Gun groups rejoice at Trump's new federal court nominations

The White House on Monday said it would release a list of 10 judges President Donald Trump would like to appoint to the federal courts, marking his administration’s beginning moves to promote conservatives within the legal system.

The administration is working to pull the courts further to the right after eight years of President Obama pulling them left, said Erich Pratt, executive director of Gun Owners of America.

“When Senate Democrats obliterated the filibuster for federal judges in 2013, Obama was able to pack the courts with scores of liberal, anti-gun judges,” Pratt told in an email Monday. “So the question of who would pick judges to both the Supreme Court and the lower courts was the most important issue for many Americans last November.”

Two of the picks — Justice Joan L. Larsen, who clerked for Second Amendment champion Supreme Court Justice Antonin Scalia, and Justice David R. Stras, former law clerk for Justice Clarence Thomas — came out of the presidential campaign. Larsen will be nominated to the Sixth Circuit Court of Appeals in Cincinnati and Stras to the Eighth Circuit in St. Louis.

The administration’s list was developed with heavy input from conservative think tanks the Heritage Foundation and the Federalist Society, who also helped the president put together his list of 21 potential Supreme Court picks to fill the void left by the death of Scalia last year. Trump’s appointee, Justice Neil Gorsuch, was on that list.

With 120 such openings in the lower federal courts, critics say the Trump administration is behind in filling them.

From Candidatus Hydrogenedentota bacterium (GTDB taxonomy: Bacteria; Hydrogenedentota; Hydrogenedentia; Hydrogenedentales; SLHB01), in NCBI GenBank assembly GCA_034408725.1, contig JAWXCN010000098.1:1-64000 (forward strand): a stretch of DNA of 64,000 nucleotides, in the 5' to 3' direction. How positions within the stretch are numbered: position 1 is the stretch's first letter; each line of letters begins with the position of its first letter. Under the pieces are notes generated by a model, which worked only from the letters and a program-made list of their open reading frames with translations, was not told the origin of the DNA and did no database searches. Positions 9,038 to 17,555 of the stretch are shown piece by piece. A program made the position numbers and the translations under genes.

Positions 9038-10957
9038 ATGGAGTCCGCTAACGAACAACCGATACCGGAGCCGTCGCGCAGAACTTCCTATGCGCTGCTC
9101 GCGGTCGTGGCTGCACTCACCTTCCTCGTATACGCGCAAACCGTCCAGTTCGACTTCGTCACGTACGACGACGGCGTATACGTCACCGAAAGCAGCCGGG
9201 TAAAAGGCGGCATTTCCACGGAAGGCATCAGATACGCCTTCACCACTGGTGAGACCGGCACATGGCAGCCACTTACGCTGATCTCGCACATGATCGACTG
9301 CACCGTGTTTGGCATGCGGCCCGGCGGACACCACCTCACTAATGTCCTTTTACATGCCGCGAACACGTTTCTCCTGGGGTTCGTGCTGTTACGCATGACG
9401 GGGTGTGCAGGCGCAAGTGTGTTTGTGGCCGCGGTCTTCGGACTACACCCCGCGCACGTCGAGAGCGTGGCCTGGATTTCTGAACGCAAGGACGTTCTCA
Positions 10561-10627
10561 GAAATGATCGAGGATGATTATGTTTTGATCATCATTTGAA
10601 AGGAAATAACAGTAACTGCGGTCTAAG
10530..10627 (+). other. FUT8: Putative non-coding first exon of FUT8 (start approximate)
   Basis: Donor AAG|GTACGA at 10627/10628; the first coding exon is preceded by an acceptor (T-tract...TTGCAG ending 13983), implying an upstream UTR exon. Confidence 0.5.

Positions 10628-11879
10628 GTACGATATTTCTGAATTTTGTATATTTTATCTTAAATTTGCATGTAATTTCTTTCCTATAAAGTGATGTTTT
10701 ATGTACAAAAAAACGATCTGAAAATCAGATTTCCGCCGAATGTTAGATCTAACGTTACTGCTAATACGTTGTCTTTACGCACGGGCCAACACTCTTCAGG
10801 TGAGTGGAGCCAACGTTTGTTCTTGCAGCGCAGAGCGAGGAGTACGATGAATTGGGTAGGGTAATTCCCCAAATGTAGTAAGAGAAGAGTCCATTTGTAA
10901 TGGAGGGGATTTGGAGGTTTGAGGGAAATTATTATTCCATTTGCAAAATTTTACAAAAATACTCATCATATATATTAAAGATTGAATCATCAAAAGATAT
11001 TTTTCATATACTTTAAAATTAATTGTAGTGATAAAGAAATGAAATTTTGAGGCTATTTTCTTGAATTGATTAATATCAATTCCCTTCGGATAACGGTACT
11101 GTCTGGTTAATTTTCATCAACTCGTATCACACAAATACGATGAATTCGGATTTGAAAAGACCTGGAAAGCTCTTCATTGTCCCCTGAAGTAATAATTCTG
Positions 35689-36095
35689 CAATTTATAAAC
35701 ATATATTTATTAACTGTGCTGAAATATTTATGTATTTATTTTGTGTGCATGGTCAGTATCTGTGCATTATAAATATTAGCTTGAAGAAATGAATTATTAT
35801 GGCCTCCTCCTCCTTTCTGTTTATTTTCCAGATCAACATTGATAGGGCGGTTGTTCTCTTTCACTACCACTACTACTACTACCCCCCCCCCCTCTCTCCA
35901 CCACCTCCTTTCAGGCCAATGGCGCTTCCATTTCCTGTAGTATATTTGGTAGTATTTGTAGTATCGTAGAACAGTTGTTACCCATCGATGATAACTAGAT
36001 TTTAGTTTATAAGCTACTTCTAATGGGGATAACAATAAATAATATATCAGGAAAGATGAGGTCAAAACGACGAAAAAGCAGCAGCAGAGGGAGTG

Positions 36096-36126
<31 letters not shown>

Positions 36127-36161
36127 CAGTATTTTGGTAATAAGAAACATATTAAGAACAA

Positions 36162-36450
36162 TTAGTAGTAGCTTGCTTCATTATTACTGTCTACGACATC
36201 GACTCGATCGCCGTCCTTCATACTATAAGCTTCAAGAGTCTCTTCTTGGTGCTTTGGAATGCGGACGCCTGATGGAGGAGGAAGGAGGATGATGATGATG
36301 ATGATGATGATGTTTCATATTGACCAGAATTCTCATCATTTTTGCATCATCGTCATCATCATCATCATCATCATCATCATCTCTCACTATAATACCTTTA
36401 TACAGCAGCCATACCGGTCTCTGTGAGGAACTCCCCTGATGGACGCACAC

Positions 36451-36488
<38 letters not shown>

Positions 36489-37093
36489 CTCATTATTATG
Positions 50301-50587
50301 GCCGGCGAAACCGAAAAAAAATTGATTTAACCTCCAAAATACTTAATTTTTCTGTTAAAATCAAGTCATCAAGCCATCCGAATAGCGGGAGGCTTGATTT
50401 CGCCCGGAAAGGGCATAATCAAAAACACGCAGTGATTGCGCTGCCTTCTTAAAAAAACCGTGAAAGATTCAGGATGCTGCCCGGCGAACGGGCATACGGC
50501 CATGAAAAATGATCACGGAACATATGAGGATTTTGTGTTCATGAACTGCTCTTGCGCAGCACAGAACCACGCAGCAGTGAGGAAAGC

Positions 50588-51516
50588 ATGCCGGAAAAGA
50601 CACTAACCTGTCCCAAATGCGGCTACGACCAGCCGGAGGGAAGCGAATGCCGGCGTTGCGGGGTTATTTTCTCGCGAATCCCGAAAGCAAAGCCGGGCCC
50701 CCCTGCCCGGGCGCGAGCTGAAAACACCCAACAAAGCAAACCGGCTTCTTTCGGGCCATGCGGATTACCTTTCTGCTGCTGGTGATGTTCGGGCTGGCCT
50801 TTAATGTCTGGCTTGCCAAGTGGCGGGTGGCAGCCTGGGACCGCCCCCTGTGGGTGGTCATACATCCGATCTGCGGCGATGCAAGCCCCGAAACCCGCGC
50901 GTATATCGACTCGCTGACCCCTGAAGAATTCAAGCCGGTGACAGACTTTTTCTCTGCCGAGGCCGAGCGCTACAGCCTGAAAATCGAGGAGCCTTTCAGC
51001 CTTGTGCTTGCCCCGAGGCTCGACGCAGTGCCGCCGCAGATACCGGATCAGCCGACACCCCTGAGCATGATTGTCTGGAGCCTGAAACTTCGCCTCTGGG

During a press briefing Monday, the White House said it had a “very robust schedule” of releasing names of nominees and that the process is different because the names are going through the Office of Government Ethics and the FBI.

Part of the role of government is looking at these positions and making sure the tax payer is getting a better “bang for their buck,” said White House Press Secretary Sean Spicer.

The White House plans on releasing more names in the coming months.

There’s no doubt a bench filled with Republican-backed judges will have a positive impact on the gun rights side of that debate.

“Gun owners certainly welcome the courts becoming more ‘gun friendly’ under a Trump presidency,” Pratt said. “Gun Owners of America has been involved in several gun cases, including the recent Peruta case — now up for consideration by the Supreme Court — which challenges state laws that effectively prohibit concealed carry.”

In general, some liberals fear what a conservative bench would look like for many of the big ticket political issues.

“The Trump administration has made clear its intention to benefit from Republican obstructionism and to pack the federal courts with ultraconservatives given a stamp of approval by the Federalist Society,” Nan Aron, president of the Alliance for Justice, told the New York Times. “We’ll be scrutinizing the records of these nominees very carefully.”

The group urged caution at the prospect of one of those potential appointments, Judge Amul R. Thapar, on the list of 21 and currently awaiting a vote on his appointment to the Sixth Circuit. Thapar is the only pending official nominee to a lower federal court until the Trump administration releases the new list of 10 Monday.

“Alliance for Justice has serious concerns about Judge Thapar’s fitness for elevation to a higher court, and urges senators and the public to closely scrutinize his record,” the group said.     

For gun rights groups, the nominations can’t come sooner. The Second Amendment Foundation has vowed to vet each nominee in a project it launched called the Judicial Accountability Project.

“Donald Trump is honoring his commitment to gun owners that he will appoint judges that will protect Second Amendment constitutional rights,” said Alan Gottlieb, SAF founder and vice president, in an email to on Monday. “The impact will be very positive for years to come.”

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